The semiconductor chip shortage has forced General Motors to halt production of the Chevrolet Silverado and GMC Sierra during the weeks of April 4 and April 11. GM makes these high-margin models at a plant in Fort Wayne, Indiana. Dealers sold 530,000 Chevy Silverados and 249,000 GMC Sierras in 2021. Silverado sales were down 11% in 2021 compared to the year before, and Sierra sales slipped 1.6%.
Premature Optimism Meets 2022
GM President Mark Reuss told CNBC that chip supplies were “getting a little better” but the crisis is not over. “We’re not through this, we’re doing the best we can.” The latest CarEdge chip shortage update shows that 308,700 vehicles have been removed from North American production schedules across all manufacturers, and the pace of cancellations remains steady. In 2021, General Motors canceled nearly one million vehicles from production because of the chip shortage.
In February, GM CEO Mary Barra voiced optimism, with perhaps a hint of wishful thinking. “We’ve said the improvements in the first quarter will pull through the year. Definitely, by the second half of this year we’ll be able to get closer to full capability.” The semiconductor chip shortage shows no signs of slowing down. Asian production hubs have been rattled by more COVID shutdowns, and even earthquakes. On top of the chip shortages, the war in Ukraine is affecting European operations.
Trucks Are GM’s Big Money-Makers
GM’s announcement of a production stop in Fort Wayne is particularly notable considering that the Sierra and Silverado are higher margin vehicles for the automaker. If these two money-making models are temporarily removed from production, the chip shortage may be worse than company executives make it seem.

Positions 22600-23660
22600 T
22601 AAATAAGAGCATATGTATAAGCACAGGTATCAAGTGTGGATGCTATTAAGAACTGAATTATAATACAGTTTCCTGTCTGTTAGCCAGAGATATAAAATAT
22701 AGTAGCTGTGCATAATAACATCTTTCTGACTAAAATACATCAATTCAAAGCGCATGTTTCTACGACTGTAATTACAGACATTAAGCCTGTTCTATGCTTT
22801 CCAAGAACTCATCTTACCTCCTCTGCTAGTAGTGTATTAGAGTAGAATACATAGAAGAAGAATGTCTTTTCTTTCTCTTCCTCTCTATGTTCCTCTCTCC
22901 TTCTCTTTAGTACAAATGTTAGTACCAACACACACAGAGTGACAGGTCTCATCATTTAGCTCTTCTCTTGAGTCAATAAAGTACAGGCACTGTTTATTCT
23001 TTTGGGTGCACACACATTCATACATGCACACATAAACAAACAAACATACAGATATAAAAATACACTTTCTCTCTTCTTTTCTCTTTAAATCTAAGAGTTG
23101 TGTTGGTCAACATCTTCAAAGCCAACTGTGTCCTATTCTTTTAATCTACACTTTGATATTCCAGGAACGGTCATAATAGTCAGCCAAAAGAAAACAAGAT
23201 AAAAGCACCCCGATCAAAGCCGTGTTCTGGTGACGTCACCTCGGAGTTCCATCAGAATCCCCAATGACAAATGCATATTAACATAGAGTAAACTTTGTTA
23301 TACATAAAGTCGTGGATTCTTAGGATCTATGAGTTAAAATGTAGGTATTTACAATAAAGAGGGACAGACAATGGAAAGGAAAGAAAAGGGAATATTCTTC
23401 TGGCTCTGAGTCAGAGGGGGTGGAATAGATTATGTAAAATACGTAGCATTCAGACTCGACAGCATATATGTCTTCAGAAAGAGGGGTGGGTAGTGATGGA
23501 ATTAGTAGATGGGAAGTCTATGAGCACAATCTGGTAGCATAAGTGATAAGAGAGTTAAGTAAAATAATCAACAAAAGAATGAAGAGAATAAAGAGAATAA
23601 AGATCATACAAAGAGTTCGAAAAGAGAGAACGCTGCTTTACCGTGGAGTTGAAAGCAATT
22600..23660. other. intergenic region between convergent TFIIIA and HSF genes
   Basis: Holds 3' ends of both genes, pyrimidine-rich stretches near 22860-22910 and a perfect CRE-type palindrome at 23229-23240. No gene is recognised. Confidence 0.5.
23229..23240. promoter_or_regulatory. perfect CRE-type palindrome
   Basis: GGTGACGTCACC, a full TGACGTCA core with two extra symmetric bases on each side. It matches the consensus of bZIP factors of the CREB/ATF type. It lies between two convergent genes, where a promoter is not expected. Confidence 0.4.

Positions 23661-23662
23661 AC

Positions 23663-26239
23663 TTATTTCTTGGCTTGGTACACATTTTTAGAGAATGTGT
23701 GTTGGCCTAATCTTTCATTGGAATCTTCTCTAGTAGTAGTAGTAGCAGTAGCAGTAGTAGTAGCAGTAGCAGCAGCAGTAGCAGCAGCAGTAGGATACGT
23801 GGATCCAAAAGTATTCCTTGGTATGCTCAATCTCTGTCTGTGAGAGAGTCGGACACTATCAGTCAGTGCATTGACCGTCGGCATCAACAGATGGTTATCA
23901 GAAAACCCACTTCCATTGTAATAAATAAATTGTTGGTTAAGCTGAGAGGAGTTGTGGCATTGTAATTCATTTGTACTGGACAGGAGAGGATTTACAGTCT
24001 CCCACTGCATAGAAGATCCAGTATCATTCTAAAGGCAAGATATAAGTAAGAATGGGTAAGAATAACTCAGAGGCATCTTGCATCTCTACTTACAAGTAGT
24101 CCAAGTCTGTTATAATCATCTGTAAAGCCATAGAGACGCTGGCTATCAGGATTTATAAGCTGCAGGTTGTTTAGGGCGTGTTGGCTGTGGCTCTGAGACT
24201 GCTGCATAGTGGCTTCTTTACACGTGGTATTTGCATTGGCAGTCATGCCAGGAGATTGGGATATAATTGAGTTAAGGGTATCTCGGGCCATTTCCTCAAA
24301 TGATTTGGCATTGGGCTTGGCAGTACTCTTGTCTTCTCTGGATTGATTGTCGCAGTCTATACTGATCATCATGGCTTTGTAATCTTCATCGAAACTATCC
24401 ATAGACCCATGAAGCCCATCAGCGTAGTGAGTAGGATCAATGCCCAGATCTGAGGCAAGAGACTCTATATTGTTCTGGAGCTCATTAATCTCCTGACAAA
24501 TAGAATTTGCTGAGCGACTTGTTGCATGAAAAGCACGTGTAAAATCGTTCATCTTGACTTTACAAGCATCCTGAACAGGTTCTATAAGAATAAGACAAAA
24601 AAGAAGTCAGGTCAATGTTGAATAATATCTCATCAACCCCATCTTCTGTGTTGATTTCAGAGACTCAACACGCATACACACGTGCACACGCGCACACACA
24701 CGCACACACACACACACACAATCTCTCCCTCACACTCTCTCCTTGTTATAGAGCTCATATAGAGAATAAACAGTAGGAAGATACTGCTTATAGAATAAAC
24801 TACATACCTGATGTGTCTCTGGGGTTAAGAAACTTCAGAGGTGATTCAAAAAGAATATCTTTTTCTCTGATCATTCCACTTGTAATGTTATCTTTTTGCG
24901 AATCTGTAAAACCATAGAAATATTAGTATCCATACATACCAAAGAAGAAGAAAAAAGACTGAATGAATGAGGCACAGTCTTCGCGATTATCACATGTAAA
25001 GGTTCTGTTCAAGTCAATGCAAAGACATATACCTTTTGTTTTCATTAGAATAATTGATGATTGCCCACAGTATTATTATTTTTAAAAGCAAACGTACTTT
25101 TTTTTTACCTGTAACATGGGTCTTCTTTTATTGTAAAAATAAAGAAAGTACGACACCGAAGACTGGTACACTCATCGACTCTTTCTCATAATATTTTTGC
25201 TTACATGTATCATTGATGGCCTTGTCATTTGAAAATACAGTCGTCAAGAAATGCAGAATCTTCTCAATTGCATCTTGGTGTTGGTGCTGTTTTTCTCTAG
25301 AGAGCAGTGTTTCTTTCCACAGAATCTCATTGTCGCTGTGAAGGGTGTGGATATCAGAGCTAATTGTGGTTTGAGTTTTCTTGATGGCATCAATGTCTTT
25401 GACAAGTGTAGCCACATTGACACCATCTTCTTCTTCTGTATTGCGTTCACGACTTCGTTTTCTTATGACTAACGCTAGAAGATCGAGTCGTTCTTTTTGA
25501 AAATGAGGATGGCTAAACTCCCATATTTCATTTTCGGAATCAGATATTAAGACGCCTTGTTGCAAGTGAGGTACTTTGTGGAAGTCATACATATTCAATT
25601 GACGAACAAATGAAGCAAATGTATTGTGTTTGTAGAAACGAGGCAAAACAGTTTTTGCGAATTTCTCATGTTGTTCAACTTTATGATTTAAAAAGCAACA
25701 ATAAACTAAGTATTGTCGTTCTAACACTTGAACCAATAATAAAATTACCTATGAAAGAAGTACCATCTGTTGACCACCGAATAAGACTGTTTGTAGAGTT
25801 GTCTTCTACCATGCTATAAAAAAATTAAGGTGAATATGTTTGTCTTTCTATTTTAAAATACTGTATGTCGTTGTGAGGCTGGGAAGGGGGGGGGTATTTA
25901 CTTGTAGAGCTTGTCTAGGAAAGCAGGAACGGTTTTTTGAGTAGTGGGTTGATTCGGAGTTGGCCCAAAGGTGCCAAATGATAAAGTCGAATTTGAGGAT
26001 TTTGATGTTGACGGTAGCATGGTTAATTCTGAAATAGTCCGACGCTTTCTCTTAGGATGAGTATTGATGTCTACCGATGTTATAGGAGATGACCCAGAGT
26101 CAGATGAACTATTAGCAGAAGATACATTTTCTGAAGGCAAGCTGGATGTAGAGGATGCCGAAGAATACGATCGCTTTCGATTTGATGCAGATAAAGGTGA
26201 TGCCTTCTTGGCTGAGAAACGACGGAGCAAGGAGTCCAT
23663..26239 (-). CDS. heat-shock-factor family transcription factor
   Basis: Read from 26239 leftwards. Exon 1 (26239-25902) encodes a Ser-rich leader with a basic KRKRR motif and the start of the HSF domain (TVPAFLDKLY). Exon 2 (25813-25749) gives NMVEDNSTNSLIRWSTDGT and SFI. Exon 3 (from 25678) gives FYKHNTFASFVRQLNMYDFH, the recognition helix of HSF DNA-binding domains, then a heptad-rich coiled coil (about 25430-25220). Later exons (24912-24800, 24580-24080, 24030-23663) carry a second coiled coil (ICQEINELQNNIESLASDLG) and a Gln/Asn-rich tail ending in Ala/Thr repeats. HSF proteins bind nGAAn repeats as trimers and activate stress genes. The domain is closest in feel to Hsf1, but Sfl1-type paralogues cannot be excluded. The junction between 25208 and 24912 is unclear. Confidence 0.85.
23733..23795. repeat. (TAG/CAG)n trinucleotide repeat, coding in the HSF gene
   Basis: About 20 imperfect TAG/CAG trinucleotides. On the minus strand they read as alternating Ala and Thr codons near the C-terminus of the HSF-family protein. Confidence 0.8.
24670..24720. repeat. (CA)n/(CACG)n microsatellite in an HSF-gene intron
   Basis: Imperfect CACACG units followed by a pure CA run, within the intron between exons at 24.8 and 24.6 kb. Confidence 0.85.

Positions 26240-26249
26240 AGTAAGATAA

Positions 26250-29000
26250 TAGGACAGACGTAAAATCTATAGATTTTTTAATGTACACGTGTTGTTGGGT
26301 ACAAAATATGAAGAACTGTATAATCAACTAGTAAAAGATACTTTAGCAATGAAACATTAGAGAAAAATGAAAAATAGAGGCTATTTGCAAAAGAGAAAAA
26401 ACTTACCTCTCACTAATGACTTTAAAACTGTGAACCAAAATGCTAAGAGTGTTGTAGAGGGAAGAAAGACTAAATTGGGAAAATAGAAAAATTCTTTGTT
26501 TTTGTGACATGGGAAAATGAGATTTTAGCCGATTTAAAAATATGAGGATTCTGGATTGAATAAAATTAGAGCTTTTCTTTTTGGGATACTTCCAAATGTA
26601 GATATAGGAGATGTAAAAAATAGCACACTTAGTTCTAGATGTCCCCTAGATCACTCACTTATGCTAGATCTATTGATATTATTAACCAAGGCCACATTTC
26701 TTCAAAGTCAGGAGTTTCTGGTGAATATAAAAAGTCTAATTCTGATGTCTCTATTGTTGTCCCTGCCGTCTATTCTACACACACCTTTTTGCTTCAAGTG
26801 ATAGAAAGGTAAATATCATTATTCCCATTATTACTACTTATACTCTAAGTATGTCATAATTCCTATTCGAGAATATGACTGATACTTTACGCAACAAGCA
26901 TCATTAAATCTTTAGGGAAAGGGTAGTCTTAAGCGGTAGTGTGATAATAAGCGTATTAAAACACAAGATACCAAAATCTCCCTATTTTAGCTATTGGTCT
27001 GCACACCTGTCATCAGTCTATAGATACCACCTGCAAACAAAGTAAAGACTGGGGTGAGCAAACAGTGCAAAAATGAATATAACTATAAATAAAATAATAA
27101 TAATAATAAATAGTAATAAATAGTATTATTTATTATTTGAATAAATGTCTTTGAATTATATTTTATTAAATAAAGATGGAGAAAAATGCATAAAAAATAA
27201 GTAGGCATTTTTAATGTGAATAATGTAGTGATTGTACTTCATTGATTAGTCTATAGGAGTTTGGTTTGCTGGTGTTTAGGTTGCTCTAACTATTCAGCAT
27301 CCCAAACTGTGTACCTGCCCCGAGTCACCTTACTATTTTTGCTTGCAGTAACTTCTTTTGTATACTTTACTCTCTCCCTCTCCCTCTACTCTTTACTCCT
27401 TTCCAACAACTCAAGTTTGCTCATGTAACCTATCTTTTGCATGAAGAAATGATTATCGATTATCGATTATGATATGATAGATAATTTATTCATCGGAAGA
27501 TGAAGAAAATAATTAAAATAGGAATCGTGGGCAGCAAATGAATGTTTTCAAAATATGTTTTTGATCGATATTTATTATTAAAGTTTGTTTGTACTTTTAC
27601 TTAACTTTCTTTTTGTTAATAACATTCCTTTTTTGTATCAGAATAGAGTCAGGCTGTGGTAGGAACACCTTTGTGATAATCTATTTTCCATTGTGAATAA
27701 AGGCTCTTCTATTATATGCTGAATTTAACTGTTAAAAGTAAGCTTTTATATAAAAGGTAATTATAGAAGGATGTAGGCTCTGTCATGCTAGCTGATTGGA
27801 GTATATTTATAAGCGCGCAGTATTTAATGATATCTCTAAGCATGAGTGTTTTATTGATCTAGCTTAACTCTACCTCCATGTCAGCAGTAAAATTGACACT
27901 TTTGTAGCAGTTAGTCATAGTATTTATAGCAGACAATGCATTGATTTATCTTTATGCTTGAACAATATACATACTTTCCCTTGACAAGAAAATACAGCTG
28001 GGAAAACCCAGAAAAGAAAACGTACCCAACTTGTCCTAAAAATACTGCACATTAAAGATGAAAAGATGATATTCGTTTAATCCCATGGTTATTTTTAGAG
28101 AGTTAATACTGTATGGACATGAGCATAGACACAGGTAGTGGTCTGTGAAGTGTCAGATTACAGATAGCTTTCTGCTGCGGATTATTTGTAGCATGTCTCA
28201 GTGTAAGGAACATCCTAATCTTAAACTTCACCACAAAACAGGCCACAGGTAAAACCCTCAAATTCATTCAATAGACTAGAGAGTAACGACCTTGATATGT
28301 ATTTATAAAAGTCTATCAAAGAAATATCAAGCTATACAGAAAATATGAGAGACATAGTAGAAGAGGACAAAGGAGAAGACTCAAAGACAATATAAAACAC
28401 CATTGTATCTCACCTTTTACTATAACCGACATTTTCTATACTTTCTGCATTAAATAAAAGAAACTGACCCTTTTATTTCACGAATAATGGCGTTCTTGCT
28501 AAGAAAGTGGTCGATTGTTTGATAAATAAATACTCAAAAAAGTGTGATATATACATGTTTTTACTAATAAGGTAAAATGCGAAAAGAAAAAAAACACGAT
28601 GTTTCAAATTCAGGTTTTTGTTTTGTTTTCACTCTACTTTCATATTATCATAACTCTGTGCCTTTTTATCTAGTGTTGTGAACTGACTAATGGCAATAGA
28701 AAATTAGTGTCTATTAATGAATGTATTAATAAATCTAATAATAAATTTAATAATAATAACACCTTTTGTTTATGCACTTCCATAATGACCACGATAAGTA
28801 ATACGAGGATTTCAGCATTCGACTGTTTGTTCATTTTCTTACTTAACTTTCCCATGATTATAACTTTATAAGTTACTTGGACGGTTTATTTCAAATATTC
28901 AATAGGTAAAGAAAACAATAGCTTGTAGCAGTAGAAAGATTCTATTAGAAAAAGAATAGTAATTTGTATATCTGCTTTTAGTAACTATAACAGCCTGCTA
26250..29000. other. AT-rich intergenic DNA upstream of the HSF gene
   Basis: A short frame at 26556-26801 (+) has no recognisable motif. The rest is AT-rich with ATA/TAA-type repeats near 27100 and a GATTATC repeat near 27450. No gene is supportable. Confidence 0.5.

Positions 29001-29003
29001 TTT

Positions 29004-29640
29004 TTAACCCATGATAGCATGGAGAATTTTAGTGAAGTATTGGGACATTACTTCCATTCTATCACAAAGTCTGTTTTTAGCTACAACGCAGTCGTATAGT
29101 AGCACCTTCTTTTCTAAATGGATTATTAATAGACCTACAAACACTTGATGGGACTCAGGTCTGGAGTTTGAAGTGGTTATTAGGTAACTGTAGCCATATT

There may be a chip shortage, but GM’s bank accounts are as healthy as ever. In 2021, GM’s profits surged 55% to $10 billion, an all-time high for the legacy automaker. GM’s record profits coincided with a sharp decline in sales as inventory plummeted and new car prices skyrocketed. The company sold 2.9 million vehicles in 2021, down from 3.4 million in 2020. Sales slumped so much that Toyota took the crown for most U.S. sales for the first time ever.
Lockdowns in Shanghai Have GM’s Workforce Sleeping On Floors
China has resisted calls to recognize the COVID-19 virus as an endemic illness, and China continues its zero-COVID policy at all costs. China’s ‘closed loop’ economic approach permits businesses to remain in operation, but only if all workers remain onsite. The same ‘closed loop’ policy was in place for the entirety of the 2022 Winter Olympics in Beijing.
GM’s partnership with Chinese state-owned automaker SAIC has been fruitful for bringing the Chevrolet, Buick, and Cadillac brands to China. Over 10,000 people are employed by the SAIC-GM joint venture in China. During the latest COVID lockdown in Shanghai, Automotive News reports that the SAIC-GM production plant has remained open with workers sleeping on floors inside of the facility. GM has declined to comment on the situation.
Continuing operations at the Shanghai facility may give General Motors an upper hand in the struggle to produce higher volumes of vehicles given the current supply shortages. Tesla’s Giga Shanghai factory was forced to close this week. Tesla failed to prepare enough food and other accommodations for the 2,000 employees. Volkswagen has also been impacted by the Shanghai lockdowns, but VW’s factories remain open for now.
Where does General Motors go from here? The now #2 automaker in America managed to score record profits in 2021, despite the severity of the chip shortage. As MSRPs rise and automaker incentives disappear, it’s entirely plausible that GM will see positive outcomes yet again, even with empty dealer lots.